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Title: Memory of WaterBook Review Image
Author: Emmi Itäranta
ISBN: 9780062326157
No. of Pages: 272
Genre: Speculative Fiction
Origins: Harper Voyager
Release Date: 10 June 2014
Bottom Line: More of an ecological warning

Memory of Water by Emmi ItärantaSynopsis:

“In the far north of the Scandinavian Union, now occupied by the power state of New Qian, seventeen-year-old Noria Kaitio studies to become a tea master like her father. It is a position that holds great responsibility and a dangerous secret. Tea masters alone know the location of hidden water sources, including the natural spring that once provided water for her whole village. When Noria’s father dies, the secret of the spring reaches the new military commander . . . and the power of the army is vast indeed. But the precious water reserve is not the only forbidden knowledge Noria possesses, and resistance is a fine line.

Threatened with imprisonment, and with her life at stake, Noria must make an excruciating, dangerous choice between knowledge and freedom.”

Thoughts:      There is nothing about Memory of Water that is far-fetched or difficult to fathom. China could in fact become a globally dominant country. The world could separate into distinct unions separated by geography and occupied by the major power sources. Yet, the true heart of the story is a slap in the face regarding the dire consequences of global warming. Not only does Itäranta show the lasting impact on weather patterns, economies, and inhabitable geography, it also details the damage our current garbage is doing to our environment. The descriptions of the piles and piles of plastic – those items that will never decompose and are still easily identifiable after all those years – are downright frightening.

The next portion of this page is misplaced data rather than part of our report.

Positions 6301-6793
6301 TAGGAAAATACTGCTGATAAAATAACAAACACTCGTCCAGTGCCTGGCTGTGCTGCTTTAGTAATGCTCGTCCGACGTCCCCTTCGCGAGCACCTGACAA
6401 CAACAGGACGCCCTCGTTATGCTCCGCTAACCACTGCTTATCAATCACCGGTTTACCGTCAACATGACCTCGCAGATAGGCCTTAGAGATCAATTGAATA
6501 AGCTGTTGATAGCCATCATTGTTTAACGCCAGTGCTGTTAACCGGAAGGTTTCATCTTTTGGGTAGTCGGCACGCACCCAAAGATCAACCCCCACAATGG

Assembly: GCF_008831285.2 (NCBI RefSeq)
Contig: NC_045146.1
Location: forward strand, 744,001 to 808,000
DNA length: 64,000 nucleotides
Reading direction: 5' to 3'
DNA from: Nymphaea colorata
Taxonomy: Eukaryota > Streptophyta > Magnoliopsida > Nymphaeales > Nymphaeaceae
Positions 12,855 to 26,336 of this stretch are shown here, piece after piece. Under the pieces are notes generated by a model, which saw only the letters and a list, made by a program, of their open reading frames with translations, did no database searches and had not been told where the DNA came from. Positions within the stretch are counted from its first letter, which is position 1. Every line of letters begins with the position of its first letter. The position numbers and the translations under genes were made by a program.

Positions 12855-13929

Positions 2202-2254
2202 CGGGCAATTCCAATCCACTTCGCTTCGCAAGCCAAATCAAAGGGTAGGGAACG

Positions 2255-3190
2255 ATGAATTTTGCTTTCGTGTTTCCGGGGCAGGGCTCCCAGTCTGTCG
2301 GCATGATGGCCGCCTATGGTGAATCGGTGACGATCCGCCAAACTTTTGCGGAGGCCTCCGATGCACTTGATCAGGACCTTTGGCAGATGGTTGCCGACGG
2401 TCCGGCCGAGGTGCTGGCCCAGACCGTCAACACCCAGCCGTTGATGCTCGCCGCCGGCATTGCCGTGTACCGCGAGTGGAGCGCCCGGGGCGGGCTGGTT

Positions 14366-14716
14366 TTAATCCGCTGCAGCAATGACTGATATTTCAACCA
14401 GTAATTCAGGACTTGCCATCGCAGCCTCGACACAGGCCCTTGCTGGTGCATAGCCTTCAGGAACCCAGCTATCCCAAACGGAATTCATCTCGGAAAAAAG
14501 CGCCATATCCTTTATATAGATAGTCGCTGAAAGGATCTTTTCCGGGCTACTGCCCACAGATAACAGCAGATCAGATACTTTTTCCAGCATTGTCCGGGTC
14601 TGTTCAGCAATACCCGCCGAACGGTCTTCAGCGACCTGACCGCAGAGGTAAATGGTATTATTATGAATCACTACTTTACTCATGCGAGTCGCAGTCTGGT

Noria is an intriguing character. Unlike other dystopian heroines, she lives a life of privilege. She has ready access to water. Her position as the daughter of a Tea Master gives her more influence and also grants her access to more and better food. She is, in many ways, very spoiled. True, she shares her water when the secret is out, but she does not do so willingly. There is a sense of reluctance in the beginning and a feeling of coercion that she has to do so in order to avoid getting in trouble with the police state. For all her altruistic impulses, she remains more concerned about her family’s secrets and traditions than she does about fighting against the system.

Given the slow-moving nature of the story and the massive amounts of world-building to clearly establish this future version of Scandinavia, one cannot help but think that this focus on the damage done to the ecosystem and the resultant scramble for water/power is the point of the novel. The major dystopian elements of Noria’s world are avoidable, and Itäranta is trying to show readers just that. Yes, Noria’s story is interesting for its foreignness and her willingness to stand firm to her beliefs, but it is what is happening outside her sphere of influence that is truly intriguing. The scientific exploration Noria discovers on the CDs, the unique uses for the junk plastic, the structure of society, the huge Chinese influence half a world away – the sheer magnitude of the changes that are a direct result of global warming and the melting of the polar ice caps are more fascinating and chilling because of their implication of past society’s inability to properly conserve and protect the environment. Memory of Water is impressive in the warning it presents rather than the story it tells of a world gone dry.

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